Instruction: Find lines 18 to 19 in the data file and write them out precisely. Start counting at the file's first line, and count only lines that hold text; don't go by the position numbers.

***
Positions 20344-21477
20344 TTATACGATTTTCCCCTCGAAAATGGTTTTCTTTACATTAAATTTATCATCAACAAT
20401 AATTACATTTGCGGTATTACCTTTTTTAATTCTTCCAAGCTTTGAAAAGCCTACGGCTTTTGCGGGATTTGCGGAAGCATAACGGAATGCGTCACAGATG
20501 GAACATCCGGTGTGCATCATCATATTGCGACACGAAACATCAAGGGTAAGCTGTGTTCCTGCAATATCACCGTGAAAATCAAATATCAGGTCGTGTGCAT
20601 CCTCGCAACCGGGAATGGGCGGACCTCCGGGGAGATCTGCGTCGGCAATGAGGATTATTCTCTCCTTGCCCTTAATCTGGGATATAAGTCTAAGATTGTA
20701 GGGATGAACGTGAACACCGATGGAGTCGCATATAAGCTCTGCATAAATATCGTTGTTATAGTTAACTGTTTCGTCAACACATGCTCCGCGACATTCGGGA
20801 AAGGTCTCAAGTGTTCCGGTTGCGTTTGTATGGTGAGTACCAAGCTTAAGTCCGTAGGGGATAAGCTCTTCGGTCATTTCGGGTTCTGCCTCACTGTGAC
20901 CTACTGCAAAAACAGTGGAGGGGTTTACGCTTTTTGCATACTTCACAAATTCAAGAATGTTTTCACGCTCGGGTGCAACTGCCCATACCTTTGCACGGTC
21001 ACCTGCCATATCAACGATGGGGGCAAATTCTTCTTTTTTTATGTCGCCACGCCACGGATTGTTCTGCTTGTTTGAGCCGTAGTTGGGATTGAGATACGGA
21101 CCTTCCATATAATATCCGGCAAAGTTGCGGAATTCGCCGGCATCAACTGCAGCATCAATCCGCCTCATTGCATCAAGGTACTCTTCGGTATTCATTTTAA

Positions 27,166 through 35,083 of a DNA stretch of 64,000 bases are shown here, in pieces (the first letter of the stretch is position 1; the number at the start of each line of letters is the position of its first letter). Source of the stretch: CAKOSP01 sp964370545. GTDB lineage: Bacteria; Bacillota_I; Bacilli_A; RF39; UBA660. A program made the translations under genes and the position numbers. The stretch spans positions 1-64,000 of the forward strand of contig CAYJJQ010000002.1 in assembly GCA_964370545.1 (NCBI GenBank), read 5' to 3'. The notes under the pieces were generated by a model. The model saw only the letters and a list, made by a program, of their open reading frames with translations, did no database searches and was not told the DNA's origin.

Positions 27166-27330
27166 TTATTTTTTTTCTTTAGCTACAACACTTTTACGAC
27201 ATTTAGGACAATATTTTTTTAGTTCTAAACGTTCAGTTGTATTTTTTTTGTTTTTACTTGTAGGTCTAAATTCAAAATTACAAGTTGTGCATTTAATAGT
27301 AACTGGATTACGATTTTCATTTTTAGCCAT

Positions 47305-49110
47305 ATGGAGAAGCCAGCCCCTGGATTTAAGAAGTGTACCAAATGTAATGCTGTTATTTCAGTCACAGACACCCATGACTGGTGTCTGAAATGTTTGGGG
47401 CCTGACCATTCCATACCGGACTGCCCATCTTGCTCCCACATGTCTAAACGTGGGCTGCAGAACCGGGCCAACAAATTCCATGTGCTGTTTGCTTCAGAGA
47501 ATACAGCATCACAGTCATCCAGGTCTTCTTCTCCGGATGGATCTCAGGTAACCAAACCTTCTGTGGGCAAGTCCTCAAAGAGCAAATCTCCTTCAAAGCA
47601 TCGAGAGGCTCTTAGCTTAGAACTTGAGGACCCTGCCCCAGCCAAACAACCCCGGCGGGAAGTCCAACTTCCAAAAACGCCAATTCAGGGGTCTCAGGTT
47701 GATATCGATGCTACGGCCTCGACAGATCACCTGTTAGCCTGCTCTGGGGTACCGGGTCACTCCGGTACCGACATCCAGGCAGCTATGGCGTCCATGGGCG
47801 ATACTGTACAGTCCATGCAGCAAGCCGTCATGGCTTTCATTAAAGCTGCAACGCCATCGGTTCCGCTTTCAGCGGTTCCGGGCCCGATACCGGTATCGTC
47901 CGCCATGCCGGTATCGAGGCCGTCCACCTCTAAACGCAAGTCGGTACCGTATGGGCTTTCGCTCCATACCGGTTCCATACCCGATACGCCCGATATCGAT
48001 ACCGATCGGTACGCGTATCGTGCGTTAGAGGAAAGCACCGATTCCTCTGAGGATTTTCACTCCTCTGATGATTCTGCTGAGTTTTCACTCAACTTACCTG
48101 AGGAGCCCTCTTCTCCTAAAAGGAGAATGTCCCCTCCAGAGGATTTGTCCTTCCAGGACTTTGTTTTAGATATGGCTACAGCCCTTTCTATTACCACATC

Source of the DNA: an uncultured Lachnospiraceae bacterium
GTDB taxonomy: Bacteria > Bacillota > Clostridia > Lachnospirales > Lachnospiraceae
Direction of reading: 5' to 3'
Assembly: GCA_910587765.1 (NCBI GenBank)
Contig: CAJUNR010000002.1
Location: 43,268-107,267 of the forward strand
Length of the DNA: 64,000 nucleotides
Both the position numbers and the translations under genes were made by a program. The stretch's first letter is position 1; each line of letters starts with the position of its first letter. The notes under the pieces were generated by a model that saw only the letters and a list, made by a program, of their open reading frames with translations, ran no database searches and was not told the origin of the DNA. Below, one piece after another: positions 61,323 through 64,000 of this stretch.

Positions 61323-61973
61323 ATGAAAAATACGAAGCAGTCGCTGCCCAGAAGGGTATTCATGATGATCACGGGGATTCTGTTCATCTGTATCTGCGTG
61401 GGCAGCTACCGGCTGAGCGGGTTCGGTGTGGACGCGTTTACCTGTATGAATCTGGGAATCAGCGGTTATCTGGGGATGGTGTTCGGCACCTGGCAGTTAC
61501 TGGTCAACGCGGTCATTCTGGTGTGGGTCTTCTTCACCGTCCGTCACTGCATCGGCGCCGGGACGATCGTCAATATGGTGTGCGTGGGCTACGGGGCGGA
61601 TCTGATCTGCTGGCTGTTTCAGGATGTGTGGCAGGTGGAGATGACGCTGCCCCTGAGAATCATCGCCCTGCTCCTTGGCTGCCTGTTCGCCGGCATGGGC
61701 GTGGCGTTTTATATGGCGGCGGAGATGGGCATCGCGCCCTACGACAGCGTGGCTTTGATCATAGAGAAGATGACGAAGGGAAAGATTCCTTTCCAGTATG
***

47401 CCTGACCATTCCATACCGGACTGCCCATCTTGCTCCCACATGTCTAAACGTGGGCTGCAGAACCGGGCCAACAAATTCCATGTGCTGTTTGCTTCAGAGA
47501 ATACAGCATCACAGTCATCCAGGTCTTCTTCTCCGGATGGATCTCAGGTAACCAAACCTTCTGTGGGCAAGTCCTCAAAGAGCAAATCTCCTTCAAAGCA